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The prospects and limits of sustainability in a social democracy

I grew up in Sweden where I acquired my first connections to nature through play in local parks and forests, and frequent trips to lakes for swimming, and forests for berry and mushroom picking. The so called allemansrätten, or common access prerogative, that allows Swedes and visitors to roam nature relatively uninhibited regardless of private ownership shaped my life and conception of the environment. I was also affected and touched by Swedish social democratic traditions that emphasize social welfare, full employment, and more recently, a green economy. I lived these policies, and I learnt to appreciate them. But I also saw their underbelly: an unqualified support for economic growth, labour legislation that restricted workers' rights, social safety nets with holes, widening social divisions, and environmental degradation. I still maintain close connections to my country of birth through family and colleagues. Much of my outlook on life is influenced by my upbringing and formative years in Sweden in the 1960s and early 1970s and frequent visits since then. I have also written and compiled material on Sweden over the years. The focus of that research revolves around the prospects of the “incremental reformism” that constitutes the central core of social democracy. Social democracy is historically and rhetorically all about social justice, and in its most recent incarnations it has a green vision. Comparatively, the record of social democracy is impressive. Sweden is one of the most “equal” societies in the world (income disparities are relatively low) and environmental performance often trumps other nations. Sweden has, for example, managed to meet and even surpass its carbon emissions reduction targets set by the Kyoto Agreement. Yet, Sweden remains a fundamentally capitalist country where consumerism reigns supreme and social and (now) ethnic divisions and environmental degradation remain systemic problems. My most substantial work on “sustainability issues” in Sweden is a co-edited book with Sverker Sörlin entitled Sustainability, The Challenge: People, Power and the Environment (1998). I also use Sweden as a point of reference in comparative work. In November 2009, I presented a paper titled “Looking Back, Going Forward: Swedish Lessons of Sustainability” at the Scandinavian Section at the University of California at Los Angeles. I was also a regular participant at the Summer School at the University of Lund, Helsingborg Campus from 2004 to 2010 which featured topics ranging from journalism, sustainability and education. I recently published a study on environmental gentrification at a reclaimed limestone quarry in Malmö, Sweden.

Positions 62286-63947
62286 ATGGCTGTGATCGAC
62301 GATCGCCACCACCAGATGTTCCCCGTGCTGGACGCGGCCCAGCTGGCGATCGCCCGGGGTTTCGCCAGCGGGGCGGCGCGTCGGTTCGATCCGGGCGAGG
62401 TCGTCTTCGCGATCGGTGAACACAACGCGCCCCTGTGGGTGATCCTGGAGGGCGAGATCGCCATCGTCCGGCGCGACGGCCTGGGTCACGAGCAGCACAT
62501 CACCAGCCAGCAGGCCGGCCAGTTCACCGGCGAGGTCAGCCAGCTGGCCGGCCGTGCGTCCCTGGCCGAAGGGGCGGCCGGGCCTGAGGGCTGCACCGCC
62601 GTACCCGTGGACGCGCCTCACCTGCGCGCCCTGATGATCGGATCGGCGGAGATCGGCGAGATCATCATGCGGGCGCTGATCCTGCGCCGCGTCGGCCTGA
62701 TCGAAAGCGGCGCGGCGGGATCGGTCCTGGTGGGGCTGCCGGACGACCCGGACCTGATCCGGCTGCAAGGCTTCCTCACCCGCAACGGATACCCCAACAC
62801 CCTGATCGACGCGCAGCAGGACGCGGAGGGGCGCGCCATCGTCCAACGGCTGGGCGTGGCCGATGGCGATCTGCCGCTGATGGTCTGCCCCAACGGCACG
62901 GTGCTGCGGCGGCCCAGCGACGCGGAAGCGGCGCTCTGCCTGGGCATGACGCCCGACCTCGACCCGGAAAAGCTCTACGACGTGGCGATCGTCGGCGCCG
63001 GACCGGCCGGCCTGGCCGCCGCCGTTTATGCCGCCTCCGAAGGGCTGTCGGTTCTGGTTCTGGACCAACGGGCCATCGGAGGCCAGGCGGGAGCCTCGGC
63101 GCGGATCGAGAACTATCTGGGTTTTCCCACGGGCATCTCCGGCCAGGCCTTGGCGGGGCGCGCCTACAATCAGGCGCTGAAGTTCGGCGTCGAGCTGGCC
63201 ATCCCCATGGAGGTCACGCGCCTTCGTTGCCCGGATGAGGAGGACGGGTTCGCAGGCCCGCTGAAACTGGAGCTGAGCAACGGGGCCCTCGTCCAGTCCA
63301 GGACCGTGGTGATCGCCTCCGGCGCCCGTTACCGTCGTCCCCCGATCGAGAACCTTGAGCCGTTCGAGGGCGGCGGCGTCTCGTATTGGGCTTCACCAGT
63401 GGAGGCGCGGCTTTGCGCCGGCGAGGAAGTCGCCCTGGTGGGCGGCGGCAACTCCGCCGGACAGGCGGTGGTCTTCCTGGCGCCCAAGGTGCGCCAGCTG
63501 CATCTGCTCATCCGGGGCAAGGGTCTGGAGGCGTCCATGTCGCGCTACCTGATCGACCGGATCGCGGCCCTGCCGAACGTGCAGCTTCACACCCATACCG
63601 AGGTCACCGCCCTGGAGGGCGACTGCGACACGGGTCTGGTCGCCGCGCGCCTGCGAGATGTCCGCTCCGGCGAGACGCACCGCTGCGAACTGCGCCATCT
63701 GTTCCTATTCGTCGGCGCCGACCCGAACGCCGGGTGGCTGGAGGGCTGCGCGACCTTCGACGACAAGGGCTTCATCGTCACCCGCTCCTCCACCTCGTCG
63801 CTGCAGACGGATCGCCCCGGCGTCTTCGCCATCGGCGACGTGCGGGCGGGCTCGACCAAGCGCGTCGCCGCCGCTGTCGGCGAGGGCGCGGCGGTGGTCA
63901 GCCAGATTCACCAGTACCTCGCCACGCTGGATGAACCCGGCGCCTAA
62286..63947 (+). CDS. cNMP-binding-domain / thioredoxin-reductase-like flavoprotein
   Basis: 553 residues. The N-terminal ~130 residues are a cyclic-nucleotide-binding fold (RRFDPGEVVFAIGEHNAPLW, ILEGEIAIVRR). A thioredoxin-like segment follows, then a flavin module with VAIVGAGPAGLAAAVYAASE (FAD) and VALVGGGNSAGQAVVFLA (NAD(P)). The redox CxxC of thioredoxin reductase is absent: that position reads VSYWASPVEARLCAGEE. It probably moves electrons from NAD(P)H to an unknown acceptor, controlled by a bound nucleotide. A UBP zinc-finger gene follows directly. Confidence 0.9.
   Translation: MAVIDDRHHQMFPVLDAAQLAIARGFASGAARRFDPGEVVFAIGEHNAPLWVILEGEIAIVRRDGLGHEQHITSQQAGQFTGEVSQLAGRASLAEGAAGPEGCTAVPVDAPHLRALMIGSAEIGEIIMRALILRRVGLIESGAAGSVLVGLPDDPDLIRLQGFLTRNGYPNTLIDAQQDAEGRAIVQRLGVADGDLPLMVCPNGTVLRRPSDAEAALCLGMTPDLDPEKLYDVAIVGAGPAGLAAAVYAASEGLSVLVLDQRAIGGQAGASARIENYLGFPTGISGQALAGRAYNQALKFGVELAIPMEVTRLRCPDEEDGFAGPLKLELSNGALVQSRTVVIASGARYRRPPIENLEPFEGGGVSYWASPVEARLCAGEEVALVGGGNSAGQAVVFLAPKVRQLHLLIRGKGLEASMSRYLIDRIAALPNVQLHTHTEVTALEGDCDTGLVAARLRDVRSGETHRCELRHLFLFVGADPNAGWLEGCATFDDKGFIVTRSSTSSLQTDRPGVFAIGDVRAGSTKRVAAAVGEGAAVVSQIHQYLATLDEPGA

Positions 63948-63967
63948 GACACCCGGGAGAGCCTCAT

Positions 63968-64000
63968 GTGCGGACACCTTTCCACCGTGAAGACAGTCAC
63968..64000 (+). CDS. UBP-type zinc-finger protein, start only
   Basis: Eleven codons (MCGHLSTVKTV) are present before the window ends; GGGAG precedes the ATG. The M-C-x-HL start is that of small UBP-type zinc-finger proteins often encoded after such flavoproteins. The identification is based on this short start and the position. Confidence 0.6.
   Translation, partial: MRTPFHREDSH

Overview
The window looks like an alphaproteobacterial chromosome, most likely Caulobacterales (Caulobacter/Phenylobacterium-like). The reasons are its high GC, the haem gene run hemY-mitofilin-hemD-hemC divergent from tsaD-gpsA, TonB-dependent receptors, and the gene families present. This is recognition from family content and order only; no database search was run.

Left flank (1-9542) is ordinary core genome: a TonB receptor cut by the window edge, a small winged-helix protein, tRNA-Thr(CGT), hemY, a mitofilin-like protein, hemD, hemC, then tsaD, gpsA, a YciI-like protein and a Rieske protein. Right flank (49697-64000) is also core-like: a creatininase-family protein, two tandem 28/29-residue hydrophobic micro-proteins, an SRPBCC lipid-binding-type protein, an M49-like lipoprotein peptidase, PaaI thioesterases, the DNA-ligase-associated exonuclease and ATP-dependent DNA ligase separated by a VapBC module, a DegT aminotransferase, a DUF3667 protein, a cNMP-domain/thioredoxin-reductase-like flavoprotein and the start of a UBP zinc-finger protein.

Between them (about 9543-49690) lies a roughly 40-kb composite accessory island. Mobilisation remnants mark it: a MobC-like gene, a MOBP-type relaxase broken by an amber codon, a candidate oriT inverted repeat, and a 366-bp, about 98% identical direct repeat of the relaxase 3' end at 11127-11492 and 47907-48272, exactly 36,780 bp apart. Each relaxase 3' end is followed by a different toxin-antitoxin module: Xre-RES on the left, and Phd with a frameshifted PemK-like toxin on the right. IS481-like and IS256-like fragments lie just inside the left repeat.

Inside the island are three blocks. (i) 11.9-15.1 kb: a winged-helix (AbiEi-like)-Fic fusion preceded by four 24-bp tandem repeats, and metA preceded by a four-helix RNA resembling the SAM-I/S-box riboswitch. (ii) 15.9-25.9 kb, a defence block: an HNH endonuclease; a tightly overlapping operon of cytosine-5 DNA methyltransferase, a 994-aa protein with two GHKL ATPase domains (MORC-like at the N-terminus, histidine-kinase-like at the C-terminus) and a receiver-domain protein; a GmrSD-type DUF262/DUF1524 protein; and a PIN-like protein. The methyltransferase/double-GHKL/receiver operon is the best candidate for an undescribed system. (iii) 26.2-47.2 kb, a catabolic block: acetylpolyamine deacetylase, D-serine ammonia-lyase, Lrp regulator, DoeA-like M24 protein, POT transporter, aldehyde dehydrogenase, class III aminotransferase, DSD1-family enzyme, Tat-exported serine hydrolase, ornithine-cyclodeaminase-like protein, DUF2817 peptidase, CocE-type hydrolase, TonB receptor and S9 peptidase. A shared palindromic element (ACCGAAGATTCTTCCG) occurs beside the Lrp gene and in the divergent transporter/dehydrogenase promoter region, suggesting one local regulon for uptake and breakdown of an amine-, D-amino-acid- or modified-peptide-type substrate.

Sandberg, L. Anders, "Environmental Gentrification in a Post-Industrial Landscape: The Case of Limhamn Quarry, Malmö, Sweden," Local Environment, DOI: 10.1080/13549839.2013.843510

Sandberg, L. Anders, “The forest landscape in Maritime Canadian and Swedish literature: a comparative analysis.” In P. Simpson-Housley and G. Norcliffe (eds.), A Few Acres of Snow: Literary and Artistic Images of Canada (Toronto: Dundurn Press, 1992), 109-121.

Sandberg, L. Anders et al., “A little bit of Sweden: The Volvo story in Nova Scotia,” New Maritimes, Vol. VII, No. 5, Mary/June 1989, 14-23. Honorable Mention, Goodwin's Award for Excellence in Alternative Journalism.

Sandberg, L. Anders, “Literature as social history: A Swedish novelist in Manitoba,” Prairie Forum, Vol. 13, No. 1 (Spring 1988), 83-98.

Sandberg, L. Anders, “Swedish forestry legislation in Nova Scotia: The rise and fall of the Forest Improvement Act, 1965-1986.” In D. Day (ed.), Geographic Perspectives on the Maritime Provinces (Halifax: Department of Geography, Saint Mary's University, 1988), 179-196.


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